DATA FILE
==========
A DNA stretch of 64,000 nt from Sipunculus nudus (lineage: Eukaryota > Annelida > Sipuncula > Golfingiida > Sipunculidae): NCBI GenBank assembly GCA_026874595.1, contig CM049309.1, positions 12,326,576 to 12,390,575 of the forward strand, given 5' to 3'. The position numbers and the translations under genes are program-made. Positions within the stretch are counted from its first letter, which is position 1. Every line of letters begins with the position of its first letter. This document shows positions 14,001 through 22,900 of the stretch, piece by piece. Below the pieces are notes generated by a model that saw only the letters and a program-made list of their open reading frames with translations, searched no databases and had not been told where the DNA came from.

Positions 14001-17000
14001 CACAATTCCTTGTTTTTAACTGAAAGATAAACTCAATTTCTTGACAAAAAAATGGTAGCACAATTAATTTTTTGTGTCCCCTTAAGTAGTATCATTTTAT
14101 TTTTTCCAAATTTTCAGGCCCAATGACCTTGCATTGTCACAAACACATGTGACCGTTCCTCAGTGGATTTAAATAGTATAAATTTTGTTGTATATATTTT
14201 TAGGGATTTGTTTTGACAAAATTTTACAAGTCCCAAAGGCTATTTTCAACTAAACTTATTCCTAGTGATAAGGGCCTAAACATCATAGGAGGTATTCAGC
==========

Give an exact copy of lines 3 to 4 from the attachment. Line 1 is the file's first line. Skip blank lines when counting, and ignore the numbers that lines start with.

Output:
14001 CACAATTCCTTGTTTTTAACTGAAAGATAAACTCAATTTCTTGACAAAAAAATGGTAGCACAATTAATTTTTTGTGTCCCCTTAAGTAGTATCATTTTAT
14101 TTTTTCCAAATTTTCAGGCCCAATGACCTTGCATTGTCACAAACACATGTGACCGTTCCTCAGTGGATTTAAATAGTATAAATTTTGTTGTATATATTTT